Appointed to the role in 1881, the first curator and founder of the museum was Osman Hamdi Bey, Painter, Archeologist and son of Ibrahim Edhem Pasha, an Ottoman Grand Vizier. An accomplished artist, in 2019 his painting “Girl Reading the Quran” sold for 6.3 million British pounds, making it the most expensive Turkish painting at that time.[6]

Throughout the 19th century, the existing importance given by the European states to historical artifacts gradually began to be understood by the Ottoman Empire as well. Thereunto arose the issue of establishing a method of regulating these cultural assets. Up to that point in time, 'historical artifacts' in the Ottoman Empire were subject to the common principles of fiqh (Islamic Law). The absence of specific regulations for preserving historical artifacts in effect created a legal void surrounding aspects such as the definition of historical artifacts, along with where and how they would be preserved.[7]

This changed in 1869, when the first set of laws were enacted that outlined the regulation of antiquities. Modern conservation experts refer to this as the first 'protection law' issued by the Ottoman State, focusing on permissions to carry out excavations and related artifact management. According to this law, the owner of land on which an excavation was conducted could claim possession of the finds discovered. While it was illegal to take such relics abroad, they could be bought and sold within domestic borders and the state held the principal right to buy them.[8] With this imperial decree for protecting cultural goods now being enforced, provincial governors throughout the Ottoman Empire would send in found artefacts to the capital city, thus further growing the collection.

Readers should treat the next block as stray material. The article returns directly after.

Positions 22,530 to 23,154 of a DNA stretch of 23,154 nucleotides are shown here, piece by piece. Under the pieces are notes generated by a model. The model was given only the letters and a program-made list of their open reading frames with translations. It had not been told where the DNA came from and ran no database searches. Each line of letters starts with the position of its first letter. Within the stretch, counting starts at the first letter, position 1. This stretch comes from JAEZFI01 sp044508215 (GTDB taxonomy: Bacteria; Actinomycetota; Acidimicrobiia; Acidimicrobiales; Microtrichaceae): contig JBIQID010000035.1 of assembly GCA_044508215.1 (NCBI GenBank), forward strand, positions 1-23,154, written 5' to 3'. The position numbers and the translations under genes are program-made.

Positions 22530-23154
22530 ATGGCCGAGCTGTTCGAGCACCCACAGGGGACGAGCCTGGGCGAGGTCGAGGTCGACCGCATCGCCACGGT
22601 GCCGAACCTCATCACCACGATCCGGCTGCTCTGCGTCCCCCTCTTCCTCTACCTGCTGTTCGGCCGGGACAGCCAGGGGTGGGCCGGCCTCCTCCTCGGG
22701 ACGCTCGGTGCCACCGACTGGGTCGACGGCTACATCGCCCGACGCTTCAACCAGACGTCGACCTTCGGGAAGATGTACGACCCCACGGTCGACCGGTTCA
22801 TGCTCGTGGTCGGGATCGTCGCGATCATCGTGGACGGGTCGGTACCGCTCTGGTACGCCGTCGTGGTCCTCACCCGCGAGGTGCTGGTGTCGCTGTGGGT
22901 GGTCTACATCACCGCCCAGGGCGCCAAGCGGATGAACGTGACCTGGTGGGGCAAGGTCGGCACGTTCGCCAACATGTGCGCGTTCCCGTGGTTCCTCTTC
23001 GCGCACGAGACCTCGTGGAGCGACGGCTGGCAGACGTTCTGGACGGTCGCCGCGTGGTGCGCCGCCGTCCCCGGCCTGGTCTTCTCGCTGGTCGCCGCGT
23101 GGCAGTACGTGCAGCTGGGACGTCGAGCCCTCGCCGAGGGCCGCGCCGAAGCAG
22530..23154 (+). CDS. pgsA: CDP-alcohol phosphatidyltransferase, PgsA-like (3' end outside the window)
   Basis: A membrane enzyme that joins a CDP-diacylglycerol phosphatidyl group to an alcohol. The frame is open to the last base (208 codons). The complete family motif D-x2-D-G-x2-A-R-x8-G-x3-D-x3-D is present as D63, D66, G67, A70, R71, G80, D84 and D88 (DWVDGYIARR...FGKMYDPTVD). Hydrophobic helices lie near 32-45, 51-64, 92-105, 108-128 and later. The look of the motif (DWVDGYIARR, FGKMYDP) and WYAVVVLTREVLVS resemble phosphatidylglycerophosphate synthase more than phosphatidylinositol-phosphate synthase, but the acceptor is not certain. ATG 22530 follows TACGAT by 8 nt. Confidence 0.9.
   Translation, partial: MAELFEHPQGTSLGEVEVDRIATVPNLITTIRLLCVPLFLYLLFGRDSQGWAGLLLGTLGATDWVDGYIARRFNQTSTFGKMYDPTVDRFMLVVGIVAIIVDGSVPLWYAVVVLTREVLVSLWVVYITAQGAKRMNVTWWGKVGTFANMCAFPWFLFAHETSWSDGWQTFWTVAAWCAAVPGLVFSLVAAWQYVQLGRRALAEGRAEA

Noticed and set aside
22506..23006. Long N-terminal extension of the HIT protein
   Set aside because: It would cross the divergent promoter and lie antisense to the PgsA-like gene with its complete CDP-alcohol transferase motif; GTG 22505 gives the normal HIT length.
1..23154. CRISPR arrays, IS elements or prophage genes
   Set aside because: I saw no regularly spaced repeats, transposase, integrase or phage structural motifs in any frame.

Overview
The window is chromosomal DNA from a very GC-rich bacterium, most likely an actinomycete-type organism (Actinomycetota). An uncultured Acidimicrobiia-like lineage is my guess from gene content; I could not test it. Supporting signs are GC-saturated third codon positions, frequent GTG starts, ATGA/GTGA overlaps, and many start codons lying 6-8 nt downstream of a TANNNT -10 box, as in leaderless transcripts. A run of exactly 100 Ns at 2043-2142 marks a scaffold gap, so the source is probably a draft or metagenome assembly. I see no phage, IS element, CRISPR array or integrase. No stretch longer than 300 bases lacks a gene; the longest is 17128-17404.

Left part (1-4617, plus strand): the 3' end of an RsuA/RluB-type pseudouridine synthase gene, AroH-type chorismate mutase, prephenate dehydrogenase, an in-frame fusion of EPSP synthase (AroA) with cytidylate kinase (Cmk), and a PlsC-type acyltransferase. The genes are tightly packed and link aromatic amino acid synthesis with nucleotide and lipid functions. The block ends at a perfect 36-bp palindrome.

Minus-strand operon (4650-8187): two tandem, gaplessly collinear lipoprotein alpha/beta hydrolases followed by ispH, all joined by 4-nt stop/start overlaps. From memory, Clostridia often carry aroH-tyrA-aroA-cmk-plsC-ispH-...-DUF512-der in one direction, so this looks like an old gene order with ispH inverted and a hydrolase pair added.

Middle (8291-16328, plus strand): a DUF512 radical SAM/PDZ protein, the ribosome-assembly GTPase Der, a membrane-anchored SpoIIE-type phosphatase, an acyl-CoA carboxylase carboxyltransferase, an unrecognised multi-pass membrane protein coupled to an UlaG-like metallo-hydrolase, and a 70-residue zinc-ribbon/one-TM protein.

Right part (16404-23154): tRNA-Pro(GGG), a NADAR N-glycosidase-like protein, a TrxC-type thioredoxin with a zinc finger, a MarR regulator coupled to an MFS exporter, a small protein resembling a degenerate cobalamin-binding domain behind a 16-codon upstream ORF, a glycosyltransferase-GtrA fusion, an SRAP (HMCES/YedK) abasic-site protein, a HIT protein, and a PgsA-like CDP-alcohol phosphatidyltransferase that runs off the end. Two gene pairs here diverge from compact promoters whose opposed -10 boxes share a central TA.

With subsequent major finds being discovered shortly thereafter (e.g. excavation of the necropolis of King Sidon in modern-day Lebanon), it soon became clear that a purpose-built building large enough to house the growing museum collection was required.

The construction of the main building was started by Hamdi Bey in 1881, with its official opening held on June 13, 1891. The architect was Alexander Vallaury (who also designed the Pera Palace Hotel in Istanbul). The facade of the building was inspired by the Alexander Sarcophagus and Sarcophagus of the Mourning Women, both housed inside the museum. The inscription in Ottoman Turkish on the pediments of the gates at the entrance of the museum says “Asar-ı Atika Müzesi” (Museum of Antiquities). The tughra on the inscription belongs to Sultan Abdulhamid II.[9] The building is considered by many as the preeminent example of neoclassical style architecture in Istanbul. Upon its 100th anniversary in 1991, the museum received the European Council Museum Award, particularly for the renovations made to the lower floor halls in the main building and the new displays in the other buildings.